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The big black luxury SUV is somewhere between its departure from the photo shoot and the entrance to the Holland Tunnel when Avicii and his tour manager realize that the trunk is open. It’s a warm October Sunday afternoon in Manhattan’s Meatpacking District. The street is mostly empty now, but it is not hard to imagine it packed with club goers navigating its cobblestones in search of a cab home 12 hours earlier. The truck pulls to a stop, unbothered.
After a few moments of inspection, the driver slams the back door home. Avicii, a 23-year-old Stockholm native, whose given name is Tim Bergling and who has slightly alien cheekbones and pale skin that make him a fashion editor’s dream, gives a nervous exhale.
“Yeaaaaah,” he says in the accented English of his native Sweden, which adds a faint “J” sound to the word. “That woulda sucked for sure.”
Bergling, one of the world’s most popular DJs and an emerging production talent, is a busy man these days. He is among the vanguard of musicians loosely banded together under the banner of electronic dance music, or EDM, a catchall term for a litany of subgenres (such as late model house and dubstep) that crank out the big throbby digital anthems currently popular among the adolescent and college sets, and with those charged with marketing everything from luxury coupes to their operating systems. Bergling’s original single, “Levels,” released in late 2011, is one of the surest and viscerally pleasing anthems to come out of the scene, and he has played about 300 shows in each of the last several years.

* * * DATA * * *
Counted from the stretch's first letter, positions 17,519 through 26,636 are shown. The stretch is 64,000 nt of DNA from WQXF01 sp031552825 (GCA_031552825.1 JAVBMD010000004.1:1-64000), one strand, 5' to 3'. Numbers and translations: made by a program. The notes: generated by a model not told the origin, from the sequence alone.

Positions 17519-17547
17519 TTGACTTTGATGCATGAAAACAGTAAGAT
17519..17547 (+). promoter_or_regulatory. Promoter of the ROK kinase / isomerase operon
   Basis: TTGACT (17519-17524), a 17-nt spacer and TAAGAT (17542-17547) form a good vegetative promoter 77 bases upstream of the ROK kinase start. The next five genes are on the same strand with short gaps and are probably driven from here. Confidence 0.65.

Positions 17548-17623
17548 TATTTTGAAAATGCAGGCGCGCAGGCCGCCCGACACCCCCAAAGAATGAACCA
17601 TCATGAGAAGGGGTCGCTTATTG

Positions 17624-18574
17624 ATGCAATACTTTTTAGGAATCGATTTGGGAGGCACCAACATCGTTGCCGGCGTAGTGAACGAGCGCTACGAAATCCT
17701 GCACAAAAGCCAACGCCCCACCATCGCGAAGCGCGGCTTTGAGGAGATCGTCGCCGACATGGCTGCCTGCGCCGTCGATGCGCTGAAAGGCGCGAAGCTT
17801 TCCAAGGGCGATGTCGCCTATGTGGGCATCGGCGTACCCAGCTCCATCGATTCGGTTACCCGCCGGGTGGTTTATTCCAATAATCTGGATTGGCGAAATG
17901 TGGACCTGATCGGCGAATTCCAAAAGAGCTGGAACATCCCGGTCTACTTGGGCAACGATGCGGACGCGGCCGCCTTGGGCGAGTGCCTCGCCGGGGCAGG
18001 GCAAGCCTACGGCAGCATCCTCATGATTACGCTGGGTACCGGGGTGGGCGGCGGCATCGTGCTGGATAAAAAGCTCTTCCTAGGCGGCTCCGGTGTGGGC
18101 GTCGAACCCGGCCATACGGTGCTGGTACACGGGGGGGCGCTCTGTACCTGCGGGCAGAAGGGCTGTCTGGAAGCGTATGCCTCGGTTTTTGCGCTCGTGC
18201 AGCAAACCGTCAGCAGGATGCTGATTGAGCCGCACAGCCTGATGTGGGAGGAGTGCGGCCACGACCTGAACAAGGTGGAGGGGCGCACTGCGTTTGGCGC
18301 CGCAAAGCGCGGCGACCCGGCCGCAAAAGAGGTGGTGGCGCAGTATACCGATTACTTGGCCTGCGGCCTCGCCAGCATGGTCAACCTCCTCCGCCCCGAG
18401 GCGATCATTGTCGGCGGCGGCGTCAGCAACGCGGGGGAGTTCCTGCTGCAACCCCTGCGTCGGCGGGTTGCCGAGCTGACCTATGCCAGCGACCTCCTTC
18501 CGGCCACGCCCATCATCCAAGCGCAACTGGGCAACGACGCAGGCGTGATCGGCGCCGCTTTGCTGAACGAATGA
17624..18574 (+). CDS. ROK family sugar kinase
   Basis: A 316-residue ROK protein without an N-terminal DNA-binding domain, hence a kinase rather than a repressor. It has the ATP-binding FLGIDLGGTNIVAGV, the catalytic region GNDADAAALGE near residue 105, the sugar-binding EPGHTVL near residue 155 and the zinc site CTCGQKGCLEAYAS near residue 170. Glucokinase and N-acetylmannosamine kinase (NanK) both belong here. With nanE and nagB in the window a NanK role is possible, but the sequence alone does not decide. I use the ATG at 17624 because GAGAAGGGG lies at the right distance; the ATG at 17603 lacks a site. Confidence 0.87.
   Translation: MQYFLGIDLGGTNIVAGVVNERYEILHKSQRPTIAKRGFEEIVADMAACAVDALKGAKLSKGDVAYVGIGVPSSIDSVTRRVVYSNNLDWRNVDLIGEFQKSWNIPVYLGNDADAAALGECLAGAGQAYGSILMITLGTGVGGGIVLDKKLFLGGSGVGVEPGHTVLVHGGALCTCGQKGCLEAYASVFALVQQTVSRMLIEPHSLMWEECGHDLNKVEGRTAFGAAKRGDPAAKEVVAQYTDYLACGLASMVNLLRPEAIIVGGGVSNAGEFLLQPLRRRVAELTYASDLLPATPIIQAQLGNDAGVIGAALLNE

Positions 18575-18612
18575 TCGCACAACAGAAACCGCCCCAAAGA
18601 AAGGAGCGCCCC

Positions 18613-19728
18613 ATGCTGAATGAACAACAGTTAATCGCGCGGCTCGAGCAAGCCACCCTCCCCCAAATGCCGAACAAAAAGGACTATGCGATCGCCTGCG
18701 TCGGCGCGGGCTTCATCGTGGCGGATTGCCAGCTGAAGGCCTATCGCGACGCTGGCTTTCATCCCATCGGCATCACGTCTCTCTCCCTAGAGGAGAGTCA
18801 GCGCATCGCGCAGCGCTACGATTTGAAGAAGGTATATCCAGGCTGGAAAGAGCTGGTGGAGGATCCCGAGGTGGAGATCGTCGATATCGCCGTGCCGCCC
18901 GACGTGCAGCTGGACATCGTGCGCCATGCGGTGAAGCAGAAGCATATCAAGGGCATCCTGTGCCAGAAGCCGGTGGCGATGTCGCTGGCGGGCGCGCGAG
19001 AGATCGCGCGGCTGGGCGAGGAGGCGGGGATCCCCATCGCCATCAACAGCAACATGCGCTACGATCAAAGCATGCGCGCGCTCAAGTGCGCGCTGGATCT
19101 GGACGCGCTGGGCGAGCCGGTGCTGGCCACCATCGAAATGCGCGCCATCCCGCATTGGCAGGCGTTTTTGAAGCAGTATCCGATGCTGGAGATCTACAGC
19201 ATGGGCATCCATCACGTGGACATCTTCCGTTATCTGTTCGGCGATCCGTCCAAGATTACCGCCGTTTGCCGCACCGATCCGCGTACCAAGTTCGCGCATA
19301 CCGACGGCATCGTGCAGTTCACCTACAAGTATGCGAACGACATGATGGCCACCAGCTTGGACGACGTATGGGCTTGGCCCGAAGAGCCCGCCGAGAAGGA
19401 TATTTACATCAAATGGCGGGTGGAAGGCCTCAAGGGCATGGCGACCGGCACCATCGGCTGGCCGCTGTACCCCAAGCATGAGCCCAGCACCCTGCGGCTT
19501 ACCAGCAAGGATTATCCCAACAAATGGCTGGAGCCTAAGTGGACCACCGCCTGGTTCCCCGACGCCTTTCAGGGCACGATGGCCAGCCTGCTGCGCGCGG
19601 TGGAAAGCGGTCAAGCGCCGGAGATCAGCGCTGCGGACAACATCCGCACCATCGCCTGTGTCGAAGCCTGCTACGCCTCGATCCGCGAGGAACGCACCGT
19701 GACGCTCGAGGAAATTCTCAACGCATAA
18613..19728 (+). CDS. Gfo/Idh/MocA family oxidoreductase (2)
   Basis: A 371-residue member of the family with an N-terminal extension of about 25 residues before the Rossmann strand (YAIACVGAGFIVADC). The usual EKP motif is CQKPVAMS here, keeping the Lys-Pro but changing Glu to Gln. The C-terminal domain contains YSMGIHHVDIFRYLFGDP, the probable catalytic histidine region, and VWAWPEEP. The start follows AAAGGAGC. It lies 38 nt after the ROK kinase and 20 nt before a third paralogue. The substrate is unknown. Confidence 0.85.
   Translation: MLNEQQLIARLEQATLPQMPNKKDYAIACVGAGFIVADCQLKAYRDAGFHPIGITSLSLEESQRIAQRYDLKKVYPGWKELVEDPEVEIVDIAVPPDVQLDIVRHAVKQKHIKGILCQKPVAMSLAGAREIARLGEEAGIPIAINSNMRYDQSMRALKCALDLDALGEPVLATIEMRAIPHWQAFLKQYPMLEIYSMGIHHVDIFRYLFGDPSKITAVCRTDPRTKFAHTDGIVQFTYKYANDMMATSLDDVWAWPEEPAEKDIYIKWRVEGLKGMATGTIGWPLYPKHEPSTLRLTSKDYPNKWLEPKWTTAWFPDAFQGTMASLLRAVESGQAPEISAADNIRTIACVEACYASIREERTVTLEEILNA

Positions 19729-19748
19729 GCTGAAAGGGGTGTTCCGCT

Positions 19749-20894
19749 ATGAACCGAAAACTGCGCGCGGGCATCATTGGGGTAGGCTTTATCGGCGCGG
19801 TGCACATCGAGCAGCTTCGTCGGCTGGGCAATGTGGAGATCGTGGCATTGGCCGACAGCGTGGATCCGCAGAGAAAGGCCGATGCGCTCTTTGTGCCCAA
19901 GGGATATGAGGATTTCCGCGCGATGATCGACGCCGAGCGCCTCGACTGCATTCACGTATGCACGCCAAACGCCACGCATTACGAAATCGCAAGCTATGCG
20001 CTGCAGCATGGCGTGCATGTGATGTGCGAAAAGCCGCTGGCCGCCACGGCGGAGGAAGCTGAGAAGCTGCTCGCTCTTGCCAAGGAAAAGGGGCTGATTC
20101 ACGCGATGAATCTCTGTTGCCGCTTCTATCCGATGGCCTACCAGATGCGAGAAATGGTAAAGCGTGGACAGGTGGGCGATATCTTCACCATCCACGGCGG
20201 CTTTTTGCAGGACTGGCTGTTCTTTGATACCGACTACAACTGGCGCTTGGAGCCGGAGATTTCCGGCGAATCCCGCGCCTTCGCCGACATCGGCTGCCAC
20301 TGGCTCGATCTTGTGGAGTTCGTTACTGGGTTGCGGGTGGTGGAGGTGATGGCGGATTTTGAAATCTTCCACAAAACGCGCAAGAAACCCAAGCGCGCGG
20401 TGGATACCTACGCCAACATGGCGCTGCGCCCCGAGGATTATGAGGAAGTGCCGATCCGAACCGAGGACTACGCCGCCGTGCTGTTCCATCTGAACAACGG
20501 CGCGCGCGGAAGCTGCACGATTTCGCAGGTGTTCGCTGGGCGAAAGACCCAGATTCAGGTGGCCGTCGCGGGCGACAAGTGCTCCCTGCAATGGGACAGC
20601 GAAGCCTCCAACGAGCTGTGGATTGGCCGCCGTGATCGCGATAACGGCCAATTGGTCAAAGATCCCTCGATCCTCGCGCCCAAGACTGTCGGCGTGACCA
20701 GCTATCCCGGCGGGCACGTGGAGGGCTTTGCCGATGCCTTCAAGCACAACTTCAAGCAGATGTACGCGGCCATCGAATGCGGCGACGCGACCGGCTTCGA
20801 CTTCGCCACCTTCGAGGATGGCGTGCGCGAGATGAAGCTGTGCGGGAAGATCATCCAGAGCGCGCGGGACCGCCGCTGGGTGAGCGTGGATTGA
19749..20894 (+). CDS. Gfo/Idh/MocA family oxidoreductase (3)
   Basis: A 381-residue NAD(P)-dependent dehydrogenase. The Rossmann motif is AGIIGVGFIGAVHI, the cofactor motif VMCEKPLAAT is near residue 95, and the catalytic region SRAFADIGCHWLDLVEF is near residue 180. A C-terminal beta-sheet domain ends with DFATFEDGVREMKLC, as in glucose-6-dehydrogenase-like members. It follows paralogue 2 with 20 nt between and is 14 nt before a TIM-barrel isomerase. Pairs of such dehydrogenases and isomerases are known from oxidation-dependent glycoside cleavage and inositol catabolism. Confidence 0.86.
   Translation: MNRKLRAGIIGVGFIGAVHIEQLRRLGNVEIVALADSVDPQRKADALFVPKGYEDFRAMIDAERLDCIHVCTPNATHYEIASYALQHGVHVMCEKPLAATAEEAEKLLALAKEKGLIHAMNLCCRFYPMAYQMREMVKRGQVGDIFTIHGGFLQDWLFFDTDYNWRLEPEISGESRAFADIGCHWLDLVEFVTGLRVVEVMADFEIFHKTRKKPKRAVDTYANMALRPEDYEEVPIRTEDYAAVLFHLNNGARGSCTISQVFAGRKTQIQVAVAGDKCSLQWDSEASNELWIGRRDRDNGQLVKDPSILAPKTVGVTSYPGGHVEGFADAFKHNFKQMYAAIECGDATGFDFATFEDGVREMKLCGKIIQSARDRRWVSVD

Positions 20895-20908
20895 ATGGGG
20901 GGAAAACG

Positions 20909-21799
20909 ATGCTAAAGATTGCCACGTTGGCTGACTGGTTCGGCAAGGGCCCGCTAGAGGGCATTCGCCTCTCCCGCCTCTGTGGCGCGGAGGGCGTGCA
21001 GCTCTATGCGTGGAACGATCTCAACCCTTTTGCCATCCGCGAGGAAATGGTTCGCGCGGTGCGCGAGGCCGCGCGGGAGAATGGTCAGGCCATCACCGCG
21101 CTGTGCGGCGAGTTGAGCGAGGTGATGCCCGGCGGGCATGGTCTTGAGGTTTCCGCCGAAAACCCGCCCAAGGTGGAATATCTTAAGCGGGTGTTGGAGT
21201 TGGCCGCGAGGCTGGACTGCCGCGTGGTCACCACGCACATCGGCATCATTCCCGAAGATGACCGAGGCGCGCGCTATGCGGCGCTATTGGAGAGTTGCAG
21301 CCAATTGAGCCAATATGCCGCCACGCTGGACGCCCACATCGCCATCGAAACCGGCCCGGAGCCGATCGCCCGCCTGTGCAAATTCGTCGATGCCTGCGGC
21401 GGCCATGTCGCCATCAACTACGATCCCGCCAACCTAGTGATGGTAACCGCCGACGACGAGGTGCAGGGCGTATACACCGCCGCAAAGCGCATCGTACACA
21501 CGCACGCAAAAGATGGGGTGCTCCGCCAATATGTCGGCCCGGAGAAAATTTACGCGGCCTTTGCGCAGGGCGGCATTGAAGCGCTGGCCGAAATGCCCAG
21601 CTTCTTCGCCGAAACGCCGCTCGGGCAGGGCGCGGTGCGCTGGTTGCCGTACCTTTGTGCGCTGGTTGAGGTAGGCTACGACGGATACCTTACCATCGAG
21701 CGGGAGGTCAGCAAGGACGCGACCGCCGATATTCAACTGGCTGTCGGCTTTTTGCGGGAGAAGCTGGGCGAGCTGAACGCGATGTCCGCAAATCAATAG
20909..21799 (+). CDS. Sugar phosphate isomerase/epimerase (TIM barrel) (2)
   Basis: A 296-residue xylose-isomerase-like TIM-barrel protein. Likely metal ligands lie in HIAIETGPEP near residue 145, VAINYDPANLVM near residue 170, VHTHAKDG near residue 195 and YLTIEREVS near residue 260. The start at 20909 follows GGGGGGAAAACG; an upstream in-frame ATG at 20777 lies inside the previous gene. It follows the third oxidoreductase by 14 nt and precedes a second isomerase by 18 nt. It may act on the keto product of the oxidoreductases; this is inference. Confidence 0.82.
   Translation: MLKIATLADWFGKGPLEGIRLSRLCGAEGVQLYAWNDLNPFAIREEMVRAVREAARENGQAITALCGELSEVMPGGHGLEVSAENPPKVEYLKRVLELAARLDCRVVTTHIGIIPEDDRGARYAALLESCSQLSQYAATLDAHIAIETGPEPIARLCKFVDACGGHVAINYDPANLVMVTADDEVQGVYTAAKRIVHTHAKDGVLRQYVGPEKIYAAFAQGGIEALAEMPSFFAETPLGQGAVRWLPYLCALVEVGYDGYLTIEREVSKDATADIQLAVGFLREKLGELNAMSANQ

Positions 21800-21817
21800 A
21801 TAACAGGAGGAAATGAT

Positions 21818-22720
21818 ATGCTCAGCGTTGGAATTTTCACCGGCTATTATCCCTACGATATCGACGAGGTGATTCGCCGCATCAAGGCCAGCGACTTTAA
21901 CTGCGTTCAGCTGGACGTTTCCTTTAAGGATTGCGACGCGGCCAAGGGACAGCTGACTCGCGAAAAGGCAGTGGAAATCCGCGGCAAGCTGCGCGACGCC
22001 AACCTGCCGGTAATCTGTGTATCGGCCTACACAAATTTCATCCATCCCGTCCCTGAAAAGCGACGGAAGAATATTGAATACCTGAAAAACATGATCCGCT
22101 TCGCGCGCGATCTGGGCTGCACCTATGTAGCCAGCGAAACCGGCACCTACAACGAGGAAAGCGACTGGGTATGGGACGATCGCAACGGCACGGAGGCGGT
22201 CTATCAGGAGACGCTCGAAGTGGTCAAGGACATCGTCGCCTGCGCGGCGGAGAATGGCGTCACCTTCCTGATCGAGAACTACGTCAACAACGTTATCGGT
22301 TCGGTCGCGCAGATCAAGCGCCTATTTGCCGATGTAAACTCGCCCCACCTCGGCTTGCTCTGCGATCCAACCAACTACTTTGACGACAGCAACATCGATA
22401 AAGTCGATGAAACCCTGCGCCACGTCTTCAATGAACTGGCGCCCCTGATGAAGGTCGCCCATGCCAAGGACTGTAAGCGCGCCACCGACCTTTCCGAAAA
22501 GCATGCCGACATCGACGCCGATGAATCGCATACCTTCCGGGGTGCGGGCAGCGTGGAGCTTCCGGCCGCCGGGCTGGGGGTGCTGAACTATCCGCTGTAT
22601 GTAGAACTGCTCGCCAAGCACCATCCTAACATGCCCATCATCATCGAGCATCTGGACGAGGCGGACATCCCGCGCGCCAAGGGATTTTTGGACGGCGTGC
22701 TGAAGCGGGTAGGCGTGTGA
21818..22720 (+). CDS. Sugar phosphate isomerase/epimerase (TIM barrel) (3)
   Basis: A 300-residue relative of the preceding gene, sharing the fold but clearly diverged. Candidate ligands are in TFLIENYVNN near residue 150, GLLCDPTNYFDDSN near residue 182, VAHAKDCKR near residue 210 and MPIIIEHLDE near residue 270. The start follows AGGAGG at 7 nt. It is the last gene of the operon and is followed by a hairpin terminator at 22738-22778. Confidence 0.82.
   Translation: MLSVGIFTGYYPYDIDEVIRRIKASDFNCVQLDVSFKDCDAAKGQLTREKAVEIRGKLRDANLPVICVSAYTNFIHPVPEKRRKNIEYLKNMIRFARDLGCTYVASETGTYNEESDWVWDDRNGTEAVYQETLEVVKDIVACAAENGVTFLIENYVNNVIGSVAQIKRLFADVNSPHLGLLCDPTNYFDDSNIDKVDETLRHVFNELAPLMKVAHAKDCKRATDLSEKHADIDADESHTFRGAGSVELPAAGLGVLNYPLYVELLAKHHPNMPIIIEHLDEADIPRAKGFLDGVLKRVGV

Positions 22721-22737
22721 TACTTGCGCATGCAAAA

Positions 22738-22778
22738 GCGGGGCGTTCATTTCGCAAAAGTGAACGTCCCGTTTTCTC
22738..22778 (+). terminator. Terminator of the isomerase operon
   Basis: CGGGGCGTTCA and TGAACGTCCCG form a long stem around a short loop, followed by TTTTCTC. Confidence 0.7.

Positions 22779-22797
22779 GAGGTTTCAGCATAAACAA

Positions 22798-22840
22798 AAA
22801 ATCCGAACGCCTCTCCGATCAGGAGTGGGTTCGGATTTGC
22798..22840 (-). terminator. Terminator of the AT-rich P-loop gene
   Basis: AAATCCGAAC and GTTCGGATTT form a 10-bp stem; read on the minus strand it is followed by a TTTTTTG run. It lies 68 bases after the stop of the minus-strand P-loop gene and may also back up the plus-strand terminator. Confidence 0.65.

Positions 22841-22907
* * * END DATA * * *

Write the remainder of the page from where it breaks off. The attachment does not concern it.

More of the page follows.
Which is all to say, if the small collection of bags that contained his touring gear — most importantly his computer and hard drives — had happened to spill out undetected onto a lower Manhattan street, his itinerary would have been thrown into disarray. Two nights earlier, Bergling had played to 50,000 fans at the Austin City Limits Festival in Texas. In early September, he opened at a series of shows for Madonna at Yankee Stadium. In September, he sold out two consecutive nights at Radio City Music Hall. Press materials at the time proudly declared that it was the first time an EDM act headlined the storied venue.
“I’m just travelling around with a USB stick and headphones, like I can have two, three shows in one day if I want to, and I have,” he said.
Bergling’s ascent has correlated pretty neatly with the rise of EDM in America. At one of the Radio City shows, it was easy to read the appeal. The crowd, made up mostly of New York-area kids in their teens and early 20s, was a dancing mess of tennis ball-bright tones, face paint, torsos and glow sticks. Bergling’s set consists mostly of big hits from his electronic forbearers such as Swedish House Mafia and David Guetta, pleasure-center-targeting classic rock samples and lots and lots of crescendo.